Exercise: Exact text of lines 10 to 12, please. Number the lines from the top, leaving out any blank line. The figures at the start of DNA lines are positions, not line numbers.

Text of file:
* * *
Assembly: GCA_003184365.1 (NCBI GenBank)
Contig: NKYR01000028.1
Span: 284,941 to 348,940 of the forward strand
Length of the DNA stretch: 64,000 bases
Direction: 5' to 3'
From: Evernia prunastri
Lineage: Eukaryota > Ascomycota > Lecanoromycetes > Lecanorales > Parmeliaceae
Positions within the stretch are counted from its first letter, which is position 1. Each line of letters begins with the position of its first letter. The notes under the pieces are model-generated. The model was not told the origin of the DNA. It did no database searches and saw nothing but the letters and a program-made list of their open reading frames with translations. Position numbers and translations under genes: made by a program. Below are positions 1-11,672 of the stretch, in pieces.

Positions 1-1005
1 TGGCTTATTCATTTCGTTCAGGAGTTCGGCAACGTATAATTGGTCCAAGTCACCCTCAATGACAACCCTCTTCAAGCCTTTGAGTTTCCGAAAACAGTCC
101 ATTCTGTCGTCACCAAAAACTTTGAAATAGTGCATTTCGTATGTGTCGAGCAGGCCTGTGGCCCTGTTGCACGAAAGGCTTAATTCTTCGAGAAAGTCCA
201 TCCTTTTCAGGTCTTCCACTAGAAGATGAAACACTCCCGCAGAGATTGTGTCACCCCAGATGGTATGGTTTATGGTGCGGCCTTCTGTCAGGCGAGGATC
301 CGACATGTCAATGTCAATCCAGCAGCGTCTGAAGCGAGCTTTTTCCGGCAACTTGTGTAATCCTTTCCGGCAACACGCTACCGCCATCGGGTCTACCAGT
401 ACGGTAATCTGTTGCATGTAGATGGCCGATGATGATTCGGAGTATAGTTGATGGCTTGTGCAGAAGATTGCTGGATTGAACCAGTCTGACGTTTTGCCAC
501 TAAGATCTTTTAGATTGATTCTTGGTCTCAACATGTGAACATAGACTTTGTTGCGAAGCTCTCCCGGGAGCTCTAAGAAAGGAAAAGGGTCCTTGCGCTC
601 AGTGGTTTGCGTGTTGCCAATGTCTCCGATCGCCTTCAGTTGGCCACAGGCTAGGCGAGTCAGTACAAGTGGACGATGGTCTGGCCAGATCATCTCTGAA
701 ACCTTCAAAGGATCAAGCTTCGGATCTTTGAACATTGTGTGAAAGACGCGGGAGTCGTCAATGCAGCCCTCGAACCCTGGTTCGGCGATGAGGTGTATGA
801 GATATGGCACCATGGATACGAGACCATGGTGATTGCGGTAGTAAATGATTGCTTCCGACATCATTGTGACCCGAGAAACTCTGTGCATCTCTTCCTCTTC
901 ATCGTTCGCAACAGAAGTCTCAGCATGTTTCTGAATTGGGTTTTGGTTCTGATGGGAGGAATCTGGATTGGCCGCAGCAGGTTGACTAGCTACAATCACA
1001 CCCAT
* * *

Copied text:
1 TGGCTTATTCATTTCGTTCAGGAGTTCGGCAACGTATAATTGGTCCAAGTCACCCTCAATGACAACCCTCTTCAAGCCTTTGAGTTTCCGAAAACAGTCC
101 ATTCTGTCGTCACCAAAAACTTTGAAATAGTGCATTTCGTATGTGTCGAGCAGGCCTGTGGCCCTGTTGCACGAAAGGCTTAATTCTTCGAGAAAGTCCA
201 TCCTTTTCAGGTCTTCCACTAGAAGATGAAACACTCCCGCAGAGATTGTGTCACCCCAGATGGTATGGTTTATGGTGCGGCCTTCTGTCAGGCGAGGATC